63 whooping cough cases reported in Henderson County
The Henderson County Department of Public Health says the reported cases are throughout the community, not just in schools.
On Wednesday, county health officials offered another vaccination clinic in response to the outbreak.
Health officials say whooping cough is a serious respiratory infection caused by the pertussis bacteria. It affects the lungs and breathing tubes, and it's easily spread when someone with the infection coughs or sneezes.
The outbreak first started in November 2017 when the illness turned up in five Henderson County schools.
Park Ridge Health has enacted visitor restrictions due to the sharp increase in whooping cough cases in the area.
Health officials say symptoms can develop up to 21 days after exposure. Coughing fits that may cause vomiting and make it hard to breathe can begin 1-2 weeks after first symptoms and can last for months.
About 1,000 people in schools and the community have been identified as having close contact with someone who has whooping cough, according to the county's department of health.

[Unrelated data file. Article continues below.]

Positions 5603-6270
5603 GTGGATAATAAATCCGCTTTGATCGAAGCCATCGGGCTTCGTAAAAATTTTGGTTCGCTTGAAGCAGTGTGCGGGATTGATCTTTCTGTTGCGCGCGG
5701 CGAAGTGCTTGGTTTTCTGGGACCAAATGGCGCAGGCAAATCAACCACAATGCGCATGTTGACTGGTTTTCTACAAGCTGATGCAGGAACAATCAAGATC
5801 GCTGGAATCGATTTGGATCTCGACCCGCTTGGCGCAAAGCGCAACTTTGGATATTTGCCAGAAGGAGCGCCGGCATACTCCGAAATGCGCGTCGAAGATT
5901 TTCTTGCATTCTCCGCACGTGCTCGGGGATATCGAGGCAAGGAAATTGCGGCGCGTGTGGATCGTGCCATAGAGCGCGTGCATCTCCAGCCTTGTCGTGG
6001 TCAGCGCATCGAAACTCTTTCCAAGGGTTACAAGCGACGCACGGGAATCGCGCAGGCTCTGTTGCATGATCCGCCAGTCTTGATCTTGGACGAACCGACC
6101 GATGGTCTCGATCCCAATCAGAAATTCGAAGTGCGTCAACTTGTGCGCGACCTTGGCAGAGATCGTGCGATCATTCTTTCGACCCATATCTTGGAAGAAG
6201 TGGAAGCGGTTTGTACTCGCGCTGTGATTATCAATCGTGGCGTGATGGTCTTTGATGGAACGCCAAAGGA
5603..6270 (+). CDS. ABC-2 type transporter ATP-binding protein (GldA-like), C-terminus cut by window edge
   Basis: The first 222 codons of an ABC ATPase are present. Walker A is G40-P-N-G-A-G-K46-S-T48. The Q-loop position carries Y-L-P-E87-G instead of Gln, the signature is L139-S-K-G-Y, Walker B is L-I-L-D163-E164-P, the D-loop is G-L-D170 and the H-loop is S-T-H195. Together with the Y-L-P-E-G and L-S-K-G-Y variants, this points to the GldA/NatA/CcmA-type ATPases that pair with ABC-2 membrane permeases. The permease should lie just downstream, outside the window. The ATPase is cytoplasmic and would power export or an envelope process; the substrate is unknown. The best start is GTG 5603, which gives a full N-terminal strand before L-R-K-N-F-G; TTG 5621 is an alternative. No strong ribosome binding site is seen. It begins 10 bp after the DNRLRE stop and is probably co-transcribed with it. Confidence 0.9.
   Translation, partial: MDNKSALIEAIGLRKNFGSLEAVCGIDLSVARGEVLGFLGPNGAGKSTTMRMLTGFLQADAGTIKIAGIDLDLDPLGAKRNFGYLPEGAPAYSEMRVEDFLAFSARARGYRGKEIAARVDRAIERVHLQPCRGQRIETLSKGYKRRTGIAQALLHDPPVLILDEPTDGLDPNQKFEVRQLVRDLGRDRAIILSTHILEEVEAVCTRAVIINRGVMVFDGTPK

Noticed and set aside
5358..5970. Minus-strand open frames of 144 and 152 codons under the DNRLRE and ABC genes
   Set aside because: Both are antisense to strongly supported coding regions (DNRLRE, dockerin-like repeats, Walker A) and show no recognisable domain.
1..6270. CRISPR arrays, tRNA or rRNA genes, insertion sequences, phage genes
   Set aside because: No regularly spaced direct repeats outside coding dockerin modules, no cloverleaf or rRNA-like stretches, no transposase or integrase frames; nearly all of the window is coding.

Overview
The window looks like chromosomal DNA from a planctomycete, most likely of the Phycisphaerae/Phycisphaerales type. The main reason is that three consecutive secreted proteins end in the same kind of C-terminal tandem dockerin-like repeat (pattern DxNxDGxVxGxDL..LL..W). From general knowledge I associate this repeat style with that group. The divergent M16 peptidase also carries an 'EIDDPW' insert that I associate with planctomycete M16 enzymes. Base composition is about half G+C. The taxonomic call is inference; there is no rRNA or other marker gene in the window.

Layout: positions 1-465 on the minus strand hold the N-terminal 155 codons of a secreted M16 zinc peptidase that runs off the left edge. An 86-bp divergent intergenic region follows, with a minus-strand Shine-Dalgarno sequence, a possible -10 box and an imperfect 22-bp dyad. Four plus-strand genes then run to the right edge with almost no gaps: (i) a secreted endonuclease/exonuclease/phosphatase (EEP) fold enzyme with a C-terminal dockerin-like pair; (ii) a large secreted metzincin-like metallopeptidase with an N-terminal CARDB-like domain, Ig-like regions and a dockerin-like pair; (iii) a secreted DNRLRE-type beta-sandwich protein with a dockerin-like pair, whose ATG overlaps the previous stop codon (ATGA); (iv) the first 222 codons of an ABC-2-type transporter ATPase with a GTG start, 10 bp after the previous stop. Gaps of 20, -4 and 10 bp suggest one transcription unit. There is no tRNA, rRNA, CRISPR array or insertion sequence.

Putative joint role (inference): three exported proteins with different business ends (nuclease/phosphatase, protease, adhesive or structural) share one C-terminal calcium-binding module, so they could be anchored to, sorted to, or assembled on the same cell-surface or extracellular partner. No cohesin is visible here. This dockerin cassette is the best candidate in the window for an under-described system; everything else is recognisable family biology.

If you have been notified that you or a family member may have been exposed to whooping cough, health officials advise the following:
- If the person who had contact with a case has symptoms, stay home to keep others from getting sick and contact your doctor for appropriate care. If the doctor thinks you may have whooping cough and gives you an antibiotic, you should stay home until you finish taking the medication.
- If the person who had contact does NOT have symptoms but has an infant, pregnant woman or someone with a weakened immune system in their home, contact the health department or school nurse.
Click here to learn more about whooping cough and its risks.